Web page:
Dina S. Ocampo, Ph.D., listed in this book as DepEd undersecretary, in a letter to the editor that was published in the Inquirer on Oct. 19, 2004, said: “Content accuracy is the bottom-line criterion of a quality textbook. Errors in content like factual errors are not debatable.”

And so it is. Sorsogon Bay is not home to whale sharks, which do not grow and play there everyday. They cannot hide within the corals, under the sand or behind a boulder. Whale sharks cannot play patintero! No one uses coconut trunks as posts for buildings. No one uses charcoal in ironing clothes. There is no adjective in the sentence “They save people.” Fireflies cannot dance around the moon. Bees do not build nests of sticks. Bees do not sing and sing. Spiders do not leap into the air to catch their prey. Dolphins and whales are not fish. You cannot put nine kittens in a book. When you “pick a wallet,” it means that you are “stealing its contents.” If the tail of a whale slaps you, you die!

Pancakes not cooked


And, by God!, pancakes and hotdogs are not cooked! With more than 200 errors, the learner’s material titled, “Let’s Begin Reading in English,” used by Grade 2 pupils in all public elementary schools, is yet another sick book. The term “cook pancakes” (“Who cooked pancakes?” “I will cook pancakes.”) appeared an incredible 11 times in this book, as if “cooking” pancakes is the most normal and natural way to make or prepare them, as if there is no other way to say it but that way! When food is made to undergo a long process of either boiling, baking or roasting, we call that process “cooking.” Thus, we say: My mother cooked kare-kare, paella and adobo for my birthday. She also made pancakes and prepared hotdogs for the kids.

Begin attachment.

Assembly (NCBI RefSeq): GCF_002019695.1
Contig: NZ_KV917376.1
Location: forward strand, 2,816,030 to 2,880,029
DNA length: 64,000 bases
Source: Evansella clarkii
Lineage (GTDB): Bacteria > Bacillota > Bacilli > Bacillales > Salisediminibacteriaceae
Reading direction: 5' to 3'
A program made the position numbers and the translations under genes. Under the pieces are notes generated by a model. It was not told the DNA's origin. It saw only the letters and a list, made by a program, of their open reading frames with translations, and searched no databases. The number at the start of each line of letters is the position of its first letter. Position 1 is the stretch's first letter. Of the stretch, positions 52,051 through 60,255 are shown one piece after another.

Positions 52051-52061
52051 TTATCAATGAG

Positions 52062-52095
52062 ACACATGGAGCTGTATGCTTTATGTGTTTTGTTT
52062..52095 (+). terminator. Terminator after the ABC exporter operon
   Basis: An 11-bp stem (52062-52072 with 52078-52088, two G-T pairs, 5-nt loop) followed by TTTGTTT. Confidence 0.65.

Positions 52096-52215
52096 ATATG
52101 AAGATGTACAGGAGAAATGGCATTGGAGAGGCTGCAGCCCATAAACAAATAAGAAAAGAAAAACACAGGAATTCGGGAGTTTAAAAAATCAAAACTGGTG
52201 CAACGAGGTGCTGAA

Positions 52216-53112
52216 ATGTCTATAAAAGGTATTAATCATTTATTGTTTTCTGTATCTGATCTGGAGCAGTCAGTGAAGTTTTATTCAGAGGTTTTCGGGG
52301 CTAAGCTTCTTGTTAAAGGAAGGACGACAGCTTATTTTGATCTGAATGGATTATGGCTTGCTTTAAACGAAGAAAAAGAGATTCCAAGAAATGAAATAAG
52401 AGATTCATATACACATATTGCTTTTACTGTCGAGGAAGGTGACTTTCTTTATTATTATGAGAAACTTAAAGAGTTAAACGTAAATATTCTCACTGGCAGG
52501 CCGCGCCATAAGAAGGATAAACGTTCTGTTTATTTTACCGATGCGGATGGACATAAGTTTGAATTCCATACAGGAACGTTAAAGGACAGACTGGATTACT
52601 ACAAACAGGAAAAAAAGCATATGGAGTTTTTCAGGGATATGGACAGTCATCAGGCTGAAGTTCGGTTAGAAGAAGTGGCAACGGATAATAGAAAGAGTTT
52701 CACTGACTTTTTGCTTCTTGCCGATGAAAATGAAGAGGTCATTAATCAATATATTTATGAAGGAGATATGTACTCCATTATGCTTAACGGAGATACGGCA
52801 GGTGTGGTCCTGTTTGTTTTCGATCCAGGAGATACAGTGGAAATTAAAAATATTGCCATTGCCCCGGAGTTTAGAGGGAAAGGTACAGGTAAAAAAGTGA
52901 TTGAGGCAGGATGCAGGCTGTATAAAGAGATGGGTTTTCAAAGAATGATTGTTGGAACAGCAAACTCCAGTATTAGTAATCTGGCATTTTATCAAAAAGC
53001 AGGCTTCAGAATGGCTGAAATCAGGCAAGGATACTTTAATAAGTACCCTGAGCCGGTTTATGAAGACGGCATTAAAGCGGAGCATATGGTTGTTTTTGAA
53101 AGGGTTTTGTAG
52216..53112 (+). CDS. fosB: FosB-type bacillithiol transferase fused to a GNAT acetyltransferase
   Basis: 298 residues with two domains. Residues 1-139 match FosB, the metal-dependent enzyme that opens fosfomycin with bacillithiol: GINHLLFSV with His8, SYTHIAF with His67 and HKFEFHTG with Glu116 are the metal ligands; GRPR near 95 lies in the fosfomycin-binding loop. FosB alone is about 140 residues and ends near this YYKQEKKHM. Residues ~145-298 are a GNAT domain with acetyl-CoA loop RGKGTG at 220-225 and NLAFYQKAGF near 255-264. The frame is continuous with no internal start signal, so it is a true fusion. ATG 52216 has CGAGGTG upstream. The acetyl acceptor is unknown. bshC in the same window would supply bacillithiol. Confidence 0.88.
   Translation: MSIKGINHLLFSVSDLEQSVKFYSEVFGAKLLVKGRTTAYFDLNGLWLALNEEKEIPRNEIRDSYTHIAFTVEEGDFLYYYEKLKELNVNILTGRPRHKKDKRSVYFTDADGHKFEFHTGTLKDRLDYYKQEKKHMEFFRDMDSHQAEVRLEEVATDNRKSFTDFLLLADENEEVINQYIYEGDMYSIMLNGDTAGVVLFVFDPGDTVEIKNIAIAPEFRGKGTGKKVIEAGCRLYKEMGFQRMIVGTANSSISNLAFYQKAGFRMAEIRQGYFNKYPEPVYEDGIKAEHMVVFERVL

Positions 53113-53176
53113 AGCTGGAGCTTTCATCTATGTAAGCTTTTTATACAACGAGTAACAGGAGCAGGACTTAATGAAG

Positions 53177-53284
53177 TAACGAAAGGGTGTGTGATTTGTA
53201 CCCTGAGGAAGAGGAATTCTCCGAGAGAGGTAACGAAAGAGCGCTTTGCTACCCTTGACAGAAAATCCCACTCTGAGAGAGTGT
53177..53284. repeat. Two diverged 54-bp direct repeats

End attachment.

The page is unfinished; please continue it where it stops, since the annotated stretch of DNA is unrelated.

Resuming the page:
“Let’s Aim” is the heading of the preliminary statements or questions that precede or introduce every lesson in the book. There being 40 lessons per unit and there being four units, this expression appeared an astounding 160 times in this book! The thought or message it conveys is vague and incomplete. As an intransitive verb, these are the correct uses and applications of the verb “to aim”: “We aim at pleasing everyone. We aim to please everyone. She aims to go to Cebu tomorrow. I always aim at perfection.” Because an object is needed when the verb “to aim” is transitive, we say: “Aim your gun and hit the target” or “ My latest article aims a satire at hypocrisy in the academe.” The correct title should either be “Let’s Take Aim” (an idiom meaning “to sight a target”) or “Let’s Focus” (meaning “to concentrate one’s thoughts”).

The word “gun” (complete with illustration) appeared five times in this book, while “pickpocket” appeared six times. The writer of seven stories was listed as “Teacher Nong,” as if the real author knew how bad the stories were and he/she was in fact ashamed to admit that he/she wrote them!

How can this Grade 2 textbook have more than 200 errors when it was published by the DepEd itself and had no less than six authors? Can you rightfully call yourself a Doctor of Philosophy when the things you do belie that? Children are not playthings and the classroom is not a playhouse. The writing of textbooks, which is teaching in written form, is not child’s play. Is the quality textbook really such an impossible dream? When shall we awaken from the sick and sickening daymare and bad dream that is the error-ridden Sick Book? When will the carabao be totally free of its yoke?—Antonio Calipjo Go, Contributor

(Editor’s Note: Antonio Calipjo Go is academic supervisor of Marian School of Quezon City)



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TAGS: Antonio calipjo go, carabao English, DepEd, education, Grade 4 book, textbook